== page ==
The framework contains a toolbox for coding and modulation (AMC and OFDM1) which was used in the implementations of the next two sections. The KTH four-multi Modulation and coding toolbox includes an LDPC channel encoder/decoder, a QAM modulator/demodulator and an OFDM modulator/demodulator. The specification of these built-in functions is summarized in Table 1.
|FFT length||80||Coding rates||1/2, 5/8, 3/4|
|Cyclic prefix length||12||Codeword length||1520|
|Number of null subcarriers||42||QAM modulation orders||4, 16, 64, 256|
|Subcarrier spacing (KHz)||312.5|
6. Test-bed implementation of the iterative transceiver filter design and power control
We, in this section, first present an iterative algorithm for joint transceiver filter design and power control proposed in  and then explain how this algorithm is implemented on KTH four-multi test-bed and finally present measurement results.
6.1. Iterative transceiver filter design and power control algorithm
In an interference network, each user can affect the received SINR at its corresponding destination through the choice of beamforming and receiving filters as well as the transmitting power. Considering single stream transmissions, the received SINR at the
where is the minimum required SNR in an AWGN channel. The total power of the interference,
Inspired by Max-SINR algorithm and the aforementioned power control algorithm, an iterative transceiver design and power control algorithm was proposed in . A brief version of the algorithm is presented on the next page for the sake of completeness. The algorithm is composed of three update phases in each iteration such that the receiving filters, transmission powers and beamforming filters are sequentially updated. The receiving and beamforming filters are optimized to deliver the maximum SINR at the destinations in the forward communication direction and at the sources in the reverse direction, respectively according to the concept of Max-SINR algorithm. On the other hand, in the power update phase, the powers are set to the minimum values needed for maintaining a fixed rate communication. The transmission power is upper bounded by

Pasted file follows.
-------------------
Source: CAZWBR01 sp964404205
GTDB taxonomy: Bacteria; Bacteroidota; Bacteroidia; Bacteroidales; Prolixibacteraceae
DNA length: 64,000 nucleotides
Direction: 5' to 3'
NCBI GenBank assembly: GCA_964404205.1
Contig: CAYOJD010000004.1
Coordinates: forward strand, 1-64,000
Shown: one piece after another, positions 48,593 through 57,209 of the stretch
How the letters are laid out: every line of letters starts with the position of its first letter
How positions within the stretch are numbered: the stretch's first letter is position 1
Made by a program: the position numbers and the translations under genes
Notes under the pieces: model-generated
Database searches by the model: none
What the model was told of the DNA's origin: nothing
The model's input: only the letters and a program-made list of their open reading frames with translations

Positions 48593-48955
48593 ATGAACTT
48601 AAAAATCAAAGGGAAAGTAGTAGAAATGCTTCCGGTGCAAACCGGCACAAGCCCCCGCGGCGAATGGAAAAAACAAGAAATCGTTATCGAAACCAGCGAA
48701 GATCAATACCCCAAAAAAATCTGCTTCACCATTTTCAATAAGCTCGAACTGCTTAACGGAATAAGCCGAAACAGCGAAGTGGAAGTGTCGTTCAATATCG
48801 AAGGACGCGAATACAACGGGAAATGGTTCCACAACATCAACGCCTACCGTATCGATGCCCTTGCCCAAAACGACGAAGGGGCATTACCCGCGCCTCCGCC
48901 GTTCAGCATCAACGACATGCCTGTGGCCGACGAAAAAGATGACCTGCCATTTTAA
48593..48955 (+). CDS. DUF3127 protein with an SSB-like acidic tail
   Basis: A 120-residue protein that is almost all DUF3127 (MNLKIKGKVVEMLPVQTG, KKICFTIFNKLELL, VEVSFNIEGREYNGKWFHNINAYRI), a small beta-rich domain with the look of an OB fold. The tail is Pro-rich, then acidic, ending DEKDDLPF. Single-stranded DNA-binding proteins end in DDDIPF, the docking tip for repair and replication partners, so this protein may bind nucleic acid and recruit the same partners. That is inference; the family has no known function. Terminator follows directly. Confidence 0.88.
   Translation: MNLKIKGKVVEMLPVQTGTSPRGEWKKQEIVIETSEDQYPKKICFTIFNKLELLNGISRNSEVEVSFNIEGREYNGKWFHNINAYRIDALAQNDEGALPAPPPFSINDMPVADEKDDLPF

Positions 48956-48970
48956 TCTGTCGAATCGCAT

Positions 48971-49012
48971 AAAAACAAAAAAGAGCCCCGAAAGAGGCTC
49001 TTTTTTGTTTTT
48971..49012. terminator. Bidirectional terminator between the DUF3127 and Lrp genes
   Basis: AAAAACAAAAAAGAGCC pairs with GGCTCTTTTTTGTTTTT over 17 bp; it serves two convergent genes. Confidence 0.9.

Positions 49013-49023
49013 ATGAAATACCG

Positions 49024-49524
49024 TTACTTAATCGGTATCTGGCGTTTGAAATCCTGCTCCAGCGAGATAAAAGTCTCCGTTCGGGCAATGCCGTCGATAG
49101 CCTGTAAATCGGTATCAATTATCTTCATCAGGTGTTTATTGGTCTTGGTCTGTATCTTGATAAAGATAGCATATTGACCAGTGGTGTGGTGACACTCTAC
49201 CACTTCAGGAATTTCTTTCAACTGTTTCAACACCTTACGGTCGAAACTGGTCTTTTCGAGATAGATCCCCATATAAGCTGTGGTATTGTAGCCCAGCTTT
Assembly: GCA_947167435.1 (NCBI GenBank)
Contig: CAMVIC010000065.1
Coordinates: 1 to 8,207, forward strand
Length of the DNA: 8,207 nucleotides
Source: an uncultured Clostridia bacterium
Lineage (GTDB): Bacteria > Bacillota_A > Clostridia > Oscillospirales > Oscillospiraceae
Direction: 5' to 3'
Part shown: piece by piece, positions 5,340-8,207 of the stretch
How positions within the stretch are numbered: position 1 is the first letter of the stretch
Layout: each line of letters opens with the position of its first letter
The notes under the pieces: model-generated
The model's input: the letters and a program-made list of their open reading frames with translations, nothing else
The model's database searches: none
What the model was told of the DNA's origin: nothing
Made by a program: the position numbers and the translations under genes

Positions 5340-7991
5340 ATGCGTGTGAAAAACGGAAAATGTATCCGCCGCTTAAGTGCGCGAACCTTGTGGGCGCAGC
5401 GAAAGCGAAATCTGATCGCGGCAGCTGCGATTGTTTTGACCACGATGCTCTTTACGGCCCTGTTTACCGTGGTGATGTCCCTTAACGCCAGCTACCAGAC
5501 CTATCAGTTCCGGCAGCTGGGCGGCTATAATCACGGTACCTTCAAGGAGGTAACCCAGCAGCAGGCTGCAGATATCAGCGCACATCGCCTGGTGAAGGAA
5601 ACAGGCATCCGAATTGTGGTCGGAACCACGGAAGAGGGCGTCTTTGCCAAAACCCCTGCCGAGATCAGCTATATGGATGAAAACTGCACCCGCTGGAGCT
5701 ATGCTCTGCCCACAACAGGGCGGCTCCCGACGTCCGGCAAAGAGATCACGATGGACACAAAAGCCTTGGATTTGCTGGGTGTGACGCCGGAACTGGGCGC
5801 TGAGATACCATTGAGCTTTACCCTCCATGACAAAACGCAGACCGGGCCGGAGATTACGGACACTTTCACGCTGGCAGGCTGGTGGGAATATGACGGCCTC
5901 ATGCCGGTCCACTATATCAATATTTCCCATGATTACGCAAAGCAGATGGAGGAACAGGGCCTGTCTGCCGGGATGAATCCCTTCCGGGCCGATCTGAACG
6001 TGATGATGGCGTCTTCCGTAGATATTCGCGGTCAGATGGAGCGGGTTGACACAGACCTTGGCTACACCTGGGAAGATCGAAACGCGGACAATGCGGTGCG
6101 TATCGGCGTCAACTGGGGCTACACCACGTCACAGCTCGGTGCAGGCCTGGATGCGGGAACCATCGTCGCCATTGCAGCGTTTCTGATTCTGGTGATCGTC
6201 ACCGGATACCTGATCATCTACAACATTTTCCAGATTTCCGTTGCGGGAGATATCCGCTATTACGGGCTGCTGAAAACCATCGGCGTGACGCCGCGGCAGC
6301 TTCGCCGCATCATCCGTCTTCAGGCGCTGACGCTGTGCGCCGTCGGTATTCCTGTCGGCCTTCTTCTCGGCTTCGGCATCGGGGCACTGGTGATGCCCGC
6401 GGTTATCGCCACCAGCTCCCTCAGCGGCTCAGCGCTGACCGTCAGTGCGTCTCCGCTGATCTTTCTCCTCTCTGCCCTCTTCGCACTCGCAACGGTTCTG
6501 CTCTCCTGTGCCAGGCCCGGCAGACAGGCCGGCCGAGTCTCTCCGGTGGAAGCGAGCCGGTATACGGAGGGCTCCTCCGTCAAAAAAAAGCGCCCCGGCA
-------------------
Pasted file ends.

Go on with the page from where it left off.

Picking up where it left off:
Set beamforming vector and
6.2. Transmitted frame structure
The air interface of the network is designed based on OFDM modulation using KTH four-multi’s modulation and coding toolbox. Coding rate of 1/2 and 16QAM modulation was chosen for transmitting fixed-rate data streams though the air interface. The transmitted frame structure is depicted in Fig. 4. In our experiment, each frame consists of 20 payload symbols and either two or three reference signals (RS) (i.e. pilot symbols). The payload symbols are
Three types of RS are employed in the network, which are referred to as
CSI-RS: The received noisy CSI-RS at the destinations are exploited to estimate the corresponding channel matrices to enable execution of Algorithm 1. The CSI-RS are transmitted
DM-RS: The DM-RS are used to compute the effective channel by taking into account the transmit and receive filters. Therefore they need to be stream-dedicated and be processed by the same pre-coder as the payload symbols of the corresponding stream. In this way, their power is not fixed and is set by the power control algorithm.
P-RS: Algorithm 1 is constructed to select the minimum possible transmission power to minimize the interference at the destinations. This hence reduces the power of DM-RS and may lead to a poor estimation of cross-channels, which is not favorable. To tackle this problem, P-RS is introduced where the amplitudes of the CSI-RS are scaled after the pre-coder by a scaling factor α. In each frame, the scaling factor is computed as
6.3. Measurement results
The test-bed measurement was performed in KTH signal processing department which floor map is illustrated in Fig. 5. The measurement environment is categorized as an indoor office. In this experiment only non-line-of-sight (non-LOS) scenarios were investigated by placing source and destination nodes in the corridor and inside the nearby offices, receptively. The receive antenna gains also decreased by connecting 10 dB attenuators to them in order to avoid saturation of receive power amplifiers. The measurement was done in 100 batches. In each batch a random placement of the destination nodes in the area marked by colored circles in the figure were measured. The signals transmitted according to two different schemes were measured sequentially in each batch. In the first scheme, referred to as
High power may push the terminals’ power amplifier to work in their non-linear region. Non-linearities in the transmit-receive chain degrades the performance of the system by introducing
Table 2 shows the average performance of the two schemes for the 100 measurement batches. In this measurement the PC scheme’s target SINR
|Average power (dBm)||-12.9||-3.4||1.1||7.1||-1|
|BER||0.0815||0.0124||0.0020||0.0030||2.2 × 10−4|
|Average SINR (dB)||10.9||20||24.3||26.7||18.5|
Empirical cumulative distribution function (CDF) of the received SINR for two schemes is plotted in Fig 6. This plot reveals the reason for the low BER of PC scheme, despite its low transmit power. The received SINRs in this scheme are concentrated around the target value while in the noPC scheme they are distributed over a wider range. Having SINR higher than the target value while the transmit rate is fixed leads to the waste of energy and on the other hand SINRs lower than the target increase the probability of error and therefore the BER.
The benefit of power control in the PC scheme is in fact two-fold. By decreasing the transmit power, while retaining the target SINR, not only less interference is received at the destinations but also the distortion noise due to transceiver impairments decreases.
7. Test-bed implementation of the interference alignment with compressed feedback